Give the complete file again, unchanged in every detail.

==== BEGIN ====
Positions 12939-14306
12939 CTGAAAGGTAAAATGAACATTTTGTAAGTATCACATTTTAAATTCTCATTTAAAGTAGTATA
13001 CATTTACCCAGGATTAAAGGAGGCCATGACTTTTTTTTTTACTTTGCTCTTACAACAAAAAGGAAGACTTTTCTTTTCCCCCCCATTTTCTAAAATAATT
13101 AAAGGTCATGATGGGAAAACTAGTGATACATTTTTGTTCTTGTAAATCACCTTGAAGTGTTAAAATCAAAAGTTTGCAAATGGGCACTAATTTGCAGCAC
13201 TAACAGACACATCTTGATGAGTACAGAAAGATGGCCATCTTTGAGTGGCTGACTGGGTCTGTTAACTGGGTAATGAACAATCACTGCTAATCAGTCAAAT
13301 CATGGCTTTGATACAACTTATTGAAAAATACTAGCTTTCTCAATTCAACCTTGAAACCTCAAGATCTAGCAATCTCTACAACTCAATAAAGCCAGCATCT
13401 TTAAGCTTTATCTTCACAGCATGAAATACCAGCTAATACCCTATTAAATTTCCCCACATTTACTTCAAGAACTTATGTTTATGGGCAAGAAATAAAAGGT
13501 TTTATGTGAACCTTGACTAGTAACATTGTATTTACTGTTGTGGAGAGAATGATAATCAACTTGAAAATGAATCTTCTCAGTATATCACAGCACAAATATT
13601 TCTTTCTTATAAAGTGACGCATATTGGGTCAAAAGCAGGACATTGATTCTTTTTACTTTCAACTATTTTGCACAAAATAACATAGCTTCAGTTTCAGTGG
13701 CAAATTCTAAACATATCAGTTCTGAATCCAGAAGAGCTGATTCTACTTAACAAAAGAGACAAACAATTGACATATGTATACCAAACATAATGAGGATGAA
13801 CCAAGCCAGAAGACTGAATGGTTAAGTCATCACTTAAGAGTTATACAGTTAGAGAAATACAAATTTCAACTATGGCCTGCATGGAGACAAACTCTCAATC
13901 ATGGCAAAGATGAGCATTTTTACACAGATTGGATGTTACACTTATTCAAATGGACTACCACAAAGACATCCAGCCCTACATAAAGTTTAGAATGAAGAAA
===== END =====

Positions 12939-14306
12939 CTGAAAGGTAAAATGAACATTTTGTAAGTATCACATTTTAAATTCTCATTTAAAGTAGTATA
13001 CATTTACCCAGGATTAAAGGAGGCCATGACTTTTTTTTTTACTTTGCTCTTACAACAAAAAGGAAGACTTTTCTTTTCCCCCCCATTTTCTAAAATAATT
13101 AAAGGTCATGATGGGAAAACTAGTGATACATTTTTGTTCTTGTAAATCACCTTGAAGTGTTAAAATCAAAAGTTTGCAAATGGGCACTAATTTGCAGCAC
13201 TAACAGACACATCTTGATGAGTACAGAAAGATGGCCATCTTTGAGTGGCTGACTGGGTCTGTTAACTGGGTAATGAACAATCACTGCTAATCAGTCAAAT
13301 CATGGCTTTGATACAACTTATTGAAAAATACTAGCTTTCTCAATTCAACCTTGAAACCTCAAGATCTAGCAATCTCTACAACTCAATAAAGCCAGCATCT
13401 TTAAGCTTTATCTTCACAGCATGAAATACCAGCTAATACCCTATTAAATTTCCCCACATTTACTTCAAGAACTTATGTTTATGGGCAAGAAATAAAAGGT
13501 TTTATGTGAACCTTGACTAGTAACATTGTATTTACTGTTGTGGAGAGAATGATAATCAACTTGAAAATGAATCTTCTCAGTATATCACAGCACAAATATT
13601 TCTTTCTTATAAAGTGACGCATATTGGGTCAAAAGCAGGACATTGATTCTTTTTACTTTCAACTATTTTGCACAAAATAACATAGCTTCAGTTTCAGTGG
13701 CAAATTCTAAACATATCAGTTCTGAATCCAGAAGAGCTGATTCTACTTAACAAAAGAGACAAACAATTGACATATGTATACCAAACATAATGAGGATGAA
13801 CCAAGCCAGAAGACTGAATGGTTAAGTCATCACTTAAGAGTTATACAGTTAGAGAAATACAAATTTCAACTATGGCCTGCATGGAGACAAACTCTCAATC
13901 ATGGCAAAGATGAGCATTTTTACACAGATTGGATGTTACACTTATTCAAATGGACTACCACAAAGACATCCAGCCCTACATAAAGTTTAGAATGAAGAAA